Hi, I'm Ev. I'm training to become a horsewoman. These are my adventures and misadventures. I'm green as hell, but so far, so good. I'm now learning from Bo (and sometimes his wife DeDe) at D&D Ranch in Pope Valley. I am extremely lucky to have this opportunity, I feel quite blessed, and I feel that they, and horses, have really turned my life around.
Solomon is my baby- a big old flea bitten grey Appendix gelding who is very kind and way too smart! I love him so very much. He is a rescue and was meant to be co-owned rehabbed, and maybe rehomed to a good home. He turned out to be over 25 years old with injuries that ultimately do not make him riding sound, so he is retired.

Saturday, October 17, 2009

And the raven watched over me.

Today I did something that I thought I would never be able to do again.

Today I climbed Wildcat Peak.

Bo says that people are very good at limiting themselves. They say "I can't, I can't I cant." I said to him this past spring "I can't hike up to the tops of hills any more." He told me I would be able to do it again someday, and I didn't believe him.

But he was right.

I wanted to share this day with you all, even though it is not really horse related.

I decided that it was time for me to try my hand, er, legs, at hiking. I drove out to Jewel Lake.

First I explored the little nooks and crannies on the way to the lake.

I love the tunnels of greenery, sweet bowers of fecundity. The soil is rich and pungent here, and brilliant green arches over your head.

A little stream ran to the lake.

I think maybe a raccoon passed through here.

Near the lake, there was a watering trough and hitching post. I wouldn't give that nasty water to my horse unless he was in duress and desperate for water, but it's cool that it's there.

The lake was gorgeous.

Were these guppies or pollywogs? I couldn't tell.

Yoga turtle is having a zen moment.

See this? Don't touch it. On pain of... pain. And itchiness. Horrible rashes. It is poison oak and it adds to the excitement of hiking by growing everywhere.

Once I got to the lake, I decided I was feeling just fine. I guess I do a lot more walking than I realized, because I wasn't winded at all.

So I decided to give in to the temptation and walk on a bit of the trail that leads up to Wildcat Peak. Wildcat Peak is both an old friend and an adversary. That is the hill that I would run down before I hurt my back. Running down it most certainly contributed to my back injury and my tendinosis. But sometimes to get better you have to not just treat your body... you have to treat your mind, and you have to treat your heart. Emotionally, hiking is very good for me.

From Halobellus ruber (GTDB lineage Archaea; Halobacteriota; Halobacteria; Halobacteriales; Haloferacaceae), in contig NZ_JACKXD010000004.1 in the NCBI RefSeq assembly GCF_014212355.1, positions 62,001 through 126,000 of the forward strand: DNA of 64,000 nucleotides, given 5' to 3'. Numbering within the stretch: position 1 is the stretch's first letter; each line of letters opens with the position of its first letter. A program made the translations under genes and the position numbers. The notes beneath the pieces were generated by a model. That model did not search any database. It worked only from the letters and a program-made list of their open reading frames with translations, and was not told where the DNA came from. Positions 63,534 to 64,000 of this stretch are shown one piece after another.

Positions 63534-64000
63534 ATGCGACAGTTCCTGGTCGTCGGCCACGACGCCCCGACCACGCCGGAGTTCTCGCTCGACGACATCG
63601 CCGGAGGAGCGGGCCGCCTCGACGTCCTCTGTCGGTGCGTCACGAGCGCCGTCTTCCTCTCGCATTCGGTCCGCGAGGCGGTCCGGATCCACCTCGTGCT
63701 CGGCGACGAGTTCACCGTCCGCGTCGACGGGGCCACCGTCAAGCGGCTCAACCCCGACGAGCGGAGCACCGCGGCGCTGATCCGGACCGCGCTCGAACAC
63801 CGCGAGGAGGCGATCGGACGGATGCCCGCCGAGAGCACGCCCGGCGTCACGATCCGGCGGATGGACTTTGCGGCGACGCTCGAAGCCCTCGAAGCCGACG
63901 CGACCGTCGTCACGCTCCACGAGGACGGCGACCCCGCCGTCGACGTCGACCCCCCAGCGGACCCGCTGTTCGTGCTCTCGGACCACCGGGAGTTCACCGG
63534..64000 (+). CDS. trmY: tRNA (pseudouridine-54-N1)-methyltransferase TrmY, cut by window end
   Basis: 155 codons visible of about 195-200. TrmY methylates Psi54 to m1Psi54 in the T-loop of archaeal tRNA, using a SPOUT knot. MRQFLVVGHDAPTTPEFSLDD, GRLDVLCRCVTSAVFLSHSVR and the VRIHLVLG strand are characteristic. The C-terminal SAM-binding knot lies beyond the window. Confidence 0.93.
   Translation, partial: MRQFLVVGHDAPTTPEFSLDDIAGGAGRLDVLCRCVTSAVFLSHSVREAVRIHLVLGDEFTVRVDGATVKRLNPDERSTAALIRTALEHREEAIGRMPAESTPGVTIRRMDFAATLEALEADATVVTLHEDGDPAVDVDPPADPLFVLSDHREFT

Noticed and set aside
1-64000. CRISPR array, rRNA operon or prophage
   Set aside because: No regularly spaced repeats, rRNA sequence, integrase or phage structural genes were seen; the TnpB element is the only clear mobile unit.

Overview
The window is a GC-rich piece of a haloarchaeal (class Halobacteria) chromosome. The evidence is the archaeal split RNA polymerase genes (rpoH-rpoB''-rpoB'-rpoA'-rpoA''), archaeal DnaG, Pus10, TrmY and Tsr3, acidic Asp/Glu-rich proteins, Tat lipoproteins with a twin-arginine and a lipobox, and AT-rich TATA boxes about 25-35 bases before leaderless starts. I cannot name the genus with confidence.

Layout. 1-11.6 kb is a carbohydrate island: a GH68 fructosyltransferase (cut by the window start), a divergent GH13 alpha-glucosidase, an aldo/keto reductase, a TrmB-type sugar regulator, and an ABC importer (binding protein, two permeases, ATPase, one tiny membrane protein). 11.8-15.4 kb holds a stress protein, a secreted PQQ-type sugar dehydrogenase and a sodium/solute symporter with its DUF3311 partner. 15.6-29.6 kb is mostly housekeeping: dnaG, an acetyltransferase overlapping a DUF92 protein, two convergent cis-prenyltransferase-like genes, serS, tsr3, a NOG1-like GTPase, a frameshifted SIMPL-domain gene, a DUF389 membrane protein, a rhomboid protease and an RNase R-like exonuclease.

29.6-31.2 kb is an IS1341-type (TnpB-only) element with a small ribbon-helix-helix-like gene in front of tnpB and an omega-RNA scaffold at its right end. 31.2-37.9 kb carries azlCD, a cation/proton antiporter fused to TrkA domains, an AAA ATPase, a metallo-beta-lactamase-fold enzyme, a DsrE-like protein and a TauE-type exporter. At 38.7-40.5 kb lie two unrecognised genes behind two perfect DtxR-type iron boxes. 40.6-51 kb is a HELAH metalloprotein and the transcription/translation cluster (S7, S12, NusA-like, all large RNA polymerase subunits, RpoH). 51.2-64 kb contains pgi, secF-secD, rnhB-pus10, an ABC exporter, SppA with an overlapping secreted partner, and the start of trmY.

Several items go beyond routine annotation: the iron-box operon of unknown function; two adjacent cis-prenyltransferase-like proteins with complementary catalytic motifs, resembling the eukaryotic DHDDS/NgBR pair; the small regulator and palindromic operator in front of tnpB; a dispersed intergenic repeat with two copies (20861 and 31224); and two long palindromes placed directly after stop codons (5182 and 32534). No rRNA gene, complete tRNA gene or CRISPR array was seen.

So I started in, and at first my legs were a little sore from riding the other day. I thought, "Maybe I am not ready for hill hiking. Well, I'll go a little ways."

It had been at least three years, but everything was so familiar. It felt good to be on the trail again.

This trail is like a biome parfait. There is the lake level, which is thick hedges of greenery with scattered fields of irises in the spring. There is the eucalyptus layer, which to me is unsettling. It is invasive, an alien in this area, and it does not belong here. There is the mixed oak and bay laurel layer. There is the chaparral layer of thick scrub brush. Then there is the scattered scrub and grass layer.

The eucalyptus layer was almost entirely the trees themselves and poison oak, because poison oak is just nasty enough to survive the tannins that eucalyptus trees soak the soil with. Lately, however, a bit of bay laurel has been coming in.

For a little while the trail weaves between native and non-native forest.

I was surprised that I got to the native forest level. And my feet kept moving. It was hard, but not as had as I thought it would be. And I just kept going. I got to the scrub level.

This little fellow was rather worried about me walking past him.

After a great deal of walking, I looked back to see the tops of trees below me.

And the valley.

Little daisylike flowers occasionally dotted the hillside.

The scrub rattled in the breeze as vultures circled overhead.

The top of the hill was still very far, however. I didn't expect to get there. This isn't even the peak- it's a false peak, and the real one is behind it.

This tree is an old friend, and one of the last before the top. I have leaned on it many times. Never thought that I would see it again.